Structures of Support

Structures of Support is an ongoing, multi-phase project begun in late 2012 by Jeremy Beaudry, Katie Hargrave, and Meredith Warner. In this project we want to develop a clearer understanding of how our support structures are created and maintained, and how we might then work to build more resilient and robust support structures in the future.

Some people have a robust, healthy support structure — so healthy that they are almost unaware of it. Others’ support structures are weak, unhealthy, even non-existent, and that lack of support often puts them at risk. We want to develop a clearer understanding of how our support structures are created and maintained, and how we might then work to build more resilient and robust support structures in the future. We also want to break the mythology of bootstrapping that is so prevalent today and so embedded in the dominant narrative of our culture.

Structures of Support Survey

Based on our recent research and thinking, we have developed a survey which explores support structures—both personal and institutional. As a first step, this survey will provide us a baseline of data and stories. We imagine this information laying the groundwork for future workshops, visualizations, and conversations that probe our structures of support. In the survey we ask questions in four categories: Self Support, Space & Place, Others in your Life, and Quality of Life.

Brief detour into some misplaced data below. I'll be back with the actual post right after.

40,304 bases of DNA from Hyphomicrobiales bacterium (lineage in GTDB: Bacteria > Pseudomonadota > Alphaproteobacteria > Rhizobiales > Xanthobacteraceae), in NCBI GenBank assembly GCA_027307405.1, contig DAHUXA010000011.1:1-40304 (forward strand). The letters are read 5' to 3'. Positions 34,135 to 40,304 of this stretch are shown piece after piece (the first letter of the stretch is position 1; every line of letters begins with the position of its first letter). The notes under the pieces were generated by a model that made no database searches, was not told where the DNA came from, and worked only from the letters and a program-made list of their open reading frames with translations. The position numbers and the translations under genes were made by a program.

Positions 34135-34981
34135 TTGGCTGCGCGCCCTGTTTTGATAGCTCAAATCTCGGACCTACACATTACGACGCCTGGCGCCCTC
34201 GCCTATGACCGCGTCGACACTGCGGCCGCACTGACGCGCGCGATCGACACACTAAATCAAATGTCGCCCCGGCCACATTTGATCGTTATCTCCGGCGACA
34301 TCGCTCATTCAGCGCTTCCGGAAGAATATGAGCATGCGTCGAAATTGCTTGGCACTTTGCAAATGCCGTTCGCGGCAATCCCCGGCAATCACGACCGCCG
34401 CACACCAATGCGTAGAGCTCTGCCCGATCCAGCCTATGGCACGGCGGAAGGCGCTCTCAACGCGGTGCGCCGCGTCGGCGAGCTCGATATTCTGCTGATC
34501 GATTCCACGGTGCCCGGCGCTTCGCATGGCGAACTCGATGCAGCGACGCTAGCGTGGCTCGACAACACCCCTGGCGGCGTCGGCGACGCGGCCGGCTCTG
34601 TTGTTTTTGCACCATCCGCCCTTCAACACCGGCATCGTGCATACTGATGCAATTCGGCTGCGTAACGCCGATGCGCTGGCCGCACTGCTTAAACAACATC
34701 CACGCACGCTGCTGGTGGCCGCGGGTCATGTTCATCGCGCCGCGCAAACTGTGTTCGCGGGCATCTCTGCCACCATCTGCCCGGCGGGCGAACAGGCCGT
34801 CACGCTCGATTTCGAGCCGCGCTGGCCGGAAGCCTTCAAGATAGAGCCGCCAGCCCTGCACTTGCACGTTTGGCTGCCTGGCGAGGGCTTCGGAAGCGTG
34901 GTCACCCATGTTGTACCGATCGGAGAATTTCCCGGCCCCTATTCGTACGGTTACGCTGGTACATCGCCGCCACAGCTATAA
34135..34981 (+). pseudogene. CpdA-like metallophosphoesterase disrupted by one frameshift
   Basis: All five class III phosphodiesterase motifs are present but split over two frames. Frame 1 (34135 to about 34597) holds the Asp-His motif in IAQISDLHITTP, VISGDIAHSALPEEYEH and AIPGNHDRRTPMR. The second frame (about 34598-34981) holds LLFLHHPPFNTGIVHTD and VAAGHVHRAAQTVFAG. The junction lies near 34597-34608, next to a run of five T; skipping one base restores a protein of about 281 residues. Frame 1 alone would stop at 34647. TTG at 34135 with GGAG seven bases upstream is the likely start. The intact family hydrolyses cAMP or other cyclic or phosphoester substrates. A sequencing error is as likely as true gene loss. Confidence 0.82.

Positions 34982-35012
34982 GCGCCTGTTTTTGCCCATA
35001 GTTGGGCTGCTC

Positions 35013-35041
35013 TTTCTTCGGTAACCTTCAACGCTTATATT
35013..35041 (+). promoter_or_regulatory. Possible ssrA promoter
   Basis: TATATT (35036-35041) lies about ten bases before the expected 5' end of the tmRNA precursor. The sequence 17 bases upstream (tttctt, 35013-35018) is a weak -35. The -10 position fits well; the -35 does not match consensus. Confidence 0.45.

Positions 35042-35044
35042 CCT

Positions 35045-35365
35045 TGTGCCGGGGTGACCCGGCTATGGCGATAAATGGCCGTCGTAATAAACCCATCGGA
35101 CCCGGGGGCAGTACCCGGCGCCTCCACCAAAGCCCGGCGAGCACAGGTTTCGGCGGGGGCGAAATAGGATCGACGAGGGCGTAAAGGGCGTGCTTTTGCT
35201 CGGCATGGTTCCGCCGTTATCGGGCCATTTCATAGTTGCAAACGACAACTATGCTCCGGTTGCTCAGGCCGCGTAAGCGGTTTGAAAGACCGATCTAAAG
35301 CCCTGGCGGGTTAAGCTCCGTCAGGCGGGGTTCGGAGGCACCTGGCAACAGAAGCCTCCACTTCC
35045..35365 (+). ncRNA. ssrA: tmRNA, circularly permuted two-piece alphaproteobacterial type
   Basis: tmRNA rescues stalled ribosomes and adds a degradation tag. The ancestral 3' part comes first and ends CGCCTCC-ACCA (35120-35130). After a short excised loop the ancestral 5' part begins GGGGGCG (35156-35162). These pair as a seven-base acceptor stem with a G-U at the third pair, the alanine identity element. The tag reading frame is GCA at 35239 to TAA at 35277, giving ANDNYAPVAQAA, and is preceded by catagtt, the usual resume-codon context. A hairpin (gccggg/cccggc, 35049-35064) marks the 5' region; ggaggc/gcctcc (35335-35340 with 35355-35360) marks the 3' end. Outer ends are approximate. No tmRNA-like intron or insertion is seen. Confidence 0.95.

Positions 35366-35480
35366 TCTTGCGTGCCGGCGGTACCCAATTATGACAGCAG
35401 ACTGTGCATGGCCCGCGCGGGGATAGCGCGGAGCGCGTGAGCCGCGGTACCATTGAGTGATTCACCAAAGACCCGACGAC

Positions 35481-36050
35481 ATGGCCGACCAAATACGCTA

→ Click here to complete the Structures of Support survey

Visualizing the Survey Data

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Much of what we have learned so far in our Structures of Support research — including wall drawings, visualizations, and posters — was displayed in an installation as a part of an exhibition at the Katherine A. Nash Gallery at the University of Minnesota in Minneapolis from May 28th – June 15th.

Localizing the Structures of Support

For six weeks in the summer of 2013, we had the opportunity to gather stories and host conversations on the structures of support in the Germantown section of Philadelphia during our project Germantown City Hall for the Hidden City Festival. We brought many community members together in order to map past and current support networks and assets that might otherwise be invisible—things like informal civic groups, clubs, leisure groups, cooperatives, play groups, town watches, community gardens, and the like. Also, we continued to collect responses to the Structures of Support Survey via a paper version of the questionnaire.

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→ We also asked neighborhood residents to reflect on the meaning of civic space for the community. Here are the video recordings of a select number of those interviews.

Related Notes